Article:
On the other hand, the results indicated that ASC yield after 1 week of culture was almost consistent up to 3000 ×g and decreased at more than 3000 ×g. In addition, it was shown that ASCs did not shift between the adipose and fluid portions by centrifugation, likely because ASCs contained in the adipose portion are resident in or strongly adhered to the adipose tissues. Accordingly, centrifugation simply enhanced the density of ASCs in the fat graft as a result of compaction of the adipose portion. Condensation of ASCs in the graft may be beneficial for enhancing the fat graft survival rate for the reasons discussed below.

Graft survival
We suggest that aspirated fat graft takes were grossly influenced by the balance of the negative effects of destruction and positive effects of condensation by centrifugation. Our results revealed that the short-term survival rate of aspirated adipose graft per volumetric unit after centrifugation increased with centrifugal forces up to 3000 ×g. Condensation of the graft material as well as ASCs is thought to dominantly contribute to this enhancement.
However, it was also suggested by a virtual calculation that surviving fat graft per volumetric unit before centrifugation decreased by intervention of centrifugation. The decrease of surviving fat graft occurred at 400 ×g and was not progressively enhanced with further increased centrifugal forces. This decrease at 400 ×g may result from the destruction of adipocytes located especially in the superficial layers of adipose fragments.
Histological findings of transplanted adipose tissues were consistent with previous reports,8,30 which found that centrifuged graft samples were similar to uncentrifuged ones. Even samples centrifuged at 4200 ×g showed no remarkable differences in histology from controls after transplantation. It is thus suggested that once adipocytes succeed in avoiding critical damage during centrifugation, there will be no difference in the structural quality of adipocytes between centrifuged and uncentrifuged samples.
Our results of graft takes with or without centrifugation suggest a clinical implication for selective use of centrifugation. If we had only a restricted amount of adipose (though it would be very rare), it might be better not to use centrifugation from the standpoint of utmost effective use of restricted graft material. However, in most clinical cases, it is easy to harvest a sufficient volume of aspirated fat, and in such cases, we should centrifuge aspirated fat before grafting to obtain the best augmentation effects.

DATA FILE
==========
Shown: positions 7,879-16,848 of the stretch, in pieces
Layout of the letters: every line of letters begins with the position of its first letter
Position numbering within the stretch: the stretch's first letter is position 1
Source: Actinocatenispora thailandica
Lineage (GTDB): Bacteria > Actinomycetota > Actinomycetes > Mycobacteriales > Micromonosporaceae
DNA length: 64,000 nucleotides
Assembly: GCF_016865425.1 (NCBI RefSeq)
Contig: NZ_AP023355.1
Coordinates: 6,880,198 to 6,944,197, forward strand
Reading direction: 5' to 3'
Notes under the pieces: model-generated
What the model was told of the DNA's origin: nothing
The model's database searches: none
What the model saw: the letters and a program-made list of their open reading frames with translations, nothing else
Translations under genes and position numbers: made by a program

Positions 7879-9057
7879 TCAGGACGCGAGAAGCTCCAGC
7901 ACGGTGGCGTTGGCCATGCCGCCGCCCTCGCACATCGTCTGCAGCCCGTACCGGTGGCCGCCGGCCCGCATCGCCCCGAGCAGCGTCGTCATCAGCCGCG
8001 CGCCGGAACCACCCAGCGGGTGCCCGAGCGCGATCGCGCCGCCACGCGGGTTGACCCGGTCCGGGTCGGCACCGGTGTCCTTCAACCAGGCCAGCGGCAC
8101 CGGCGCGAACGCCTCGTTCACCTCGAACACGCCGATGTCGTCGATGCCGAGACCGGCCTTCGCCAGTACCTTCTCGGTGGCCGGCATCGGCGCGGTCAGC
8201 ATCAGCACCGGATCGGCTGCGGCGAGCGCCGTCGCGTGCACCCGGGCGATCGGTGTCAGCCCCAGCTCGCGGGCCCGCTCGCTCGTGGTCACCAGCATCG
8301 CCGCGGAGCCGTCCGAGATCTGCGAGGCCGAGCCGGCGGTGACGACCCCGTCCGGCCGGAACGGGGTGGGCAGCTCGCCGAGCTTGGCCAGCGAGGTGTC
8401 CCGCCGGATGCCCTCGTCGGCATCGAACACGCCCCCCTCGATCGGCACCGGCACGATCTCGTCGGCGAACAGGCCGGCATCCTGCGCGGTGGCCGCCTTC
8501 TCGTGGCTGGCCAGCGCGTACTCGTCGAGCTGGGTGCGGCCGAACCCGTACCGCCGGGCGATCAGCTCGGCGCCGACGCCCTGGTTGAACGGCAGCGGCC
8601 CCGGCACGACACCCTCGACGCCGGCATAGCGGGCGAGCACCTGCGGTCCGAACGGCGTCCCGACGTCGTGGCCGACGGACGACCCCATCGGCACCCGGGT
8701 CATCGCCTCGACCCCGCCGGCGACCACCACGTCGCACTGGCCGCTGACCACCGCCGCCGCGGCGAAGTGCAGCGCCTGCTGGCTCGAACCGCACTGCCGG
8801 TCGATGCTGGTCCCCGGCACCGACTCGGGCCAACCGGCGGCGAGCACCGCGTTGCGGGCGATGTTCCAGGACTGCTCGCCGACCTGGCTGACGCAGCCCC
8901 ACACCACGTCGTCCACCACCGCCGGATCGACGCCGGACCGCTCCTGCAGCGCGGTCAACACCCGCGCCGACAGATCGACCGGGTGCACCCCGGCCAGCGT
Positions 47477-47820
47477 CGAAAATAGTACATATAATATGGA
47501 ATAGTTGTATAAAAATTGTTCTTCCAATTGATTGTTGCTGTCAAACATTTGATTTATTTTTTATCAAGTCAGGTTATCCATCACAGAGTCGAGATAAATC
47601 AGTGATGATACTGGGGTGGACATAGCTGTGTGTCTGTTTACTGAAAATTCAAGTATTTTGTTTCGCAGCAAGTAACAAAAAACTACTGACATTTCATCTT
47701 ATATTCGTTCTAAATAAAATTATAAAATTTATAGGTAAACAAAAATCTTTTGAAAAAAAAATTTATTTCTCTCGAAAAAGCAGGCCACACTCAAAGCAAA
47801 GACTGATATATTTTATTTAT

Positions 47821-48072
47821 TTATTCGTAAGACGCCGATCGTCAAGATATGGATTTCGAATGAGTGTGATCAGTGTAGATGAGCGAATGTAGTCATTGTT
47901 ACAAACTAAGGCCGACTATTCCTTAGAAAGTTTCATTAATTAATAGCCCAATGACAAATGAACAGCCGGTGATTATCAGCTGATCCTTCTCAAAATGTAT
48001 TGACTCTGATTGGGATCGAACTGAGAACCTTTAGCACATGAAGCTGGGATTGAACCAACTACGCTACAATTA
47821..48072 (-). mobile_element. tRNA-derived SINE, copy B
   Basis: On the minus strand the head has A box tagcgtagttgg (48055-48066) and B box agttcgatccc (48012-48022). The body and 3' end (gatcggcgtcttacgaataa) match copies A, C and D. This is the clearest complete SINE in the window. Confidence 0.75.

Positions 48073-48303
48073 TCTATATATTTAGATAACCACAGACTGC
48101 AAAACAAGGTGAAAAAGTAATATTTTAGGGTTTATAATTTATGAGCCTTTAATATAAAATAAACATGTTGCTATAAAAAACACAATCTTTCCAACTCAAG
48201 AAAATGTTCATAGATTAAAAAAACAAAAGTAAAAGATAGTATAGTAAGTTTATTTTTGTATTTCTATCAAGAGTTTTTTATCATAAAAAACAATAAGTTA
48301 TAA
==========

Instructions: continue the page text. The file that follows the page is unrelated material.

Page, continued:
Excessive centrifugation can destroy adipocytes and ASCs. Centrifugation, however, plays a beneficial role in concentrating adipocytes, ECM, and ASCs, and in partially excluding RBCs. ECM should maintain its volume after transplantation at least in the short term, and exclusion of RBCs from graft materials may contribute to a better survival rate of transplanted adipose. We suggest that ASCs and other adipose-derived cells are crucial for graft survivability in both the short- and long term. Our recent report28 revealed that aspirated fat is relatively ASC deficient compared to excised whole fat, which contains large vessels and nerves, unlike aspirated fat, and that ASCs can survive and reside between adipocytes or in the connective tissues of surviving adipose tissue after transplantation. Condensation of ASCs by centrifugation may mean conversion of relatively stem-cell?deficient adipose to relatively stem-cell?rich adipose. This ASC condensation may enhance the fat graft take28 and may prevent long-term atrophy of transplanted adipose by working as tissue-specific progenitors.28,29
RBCs were shifted at 400 ×g. ASCs were damaged at 3000 ×g. Graft takes of centrifuged adipose were best at 3000 ×g. Taken together, these data lead us to tentatively recommend 1200 ×g as an optimized centrifugal force among all tested centrifugal forces for obtaining short-term and long-term good results in adipose transplantation. It is interesting that our conclusion is similar to the 1286 ×g recommended by Coleman based on abundant clinical experience.32 We, however, have to be cautious in interpreting the experimental results because the gross take of transplanted tissue will be clinically influenced by various factors associated with procedures of harvesting, processing, and transplanting of adipose tissues.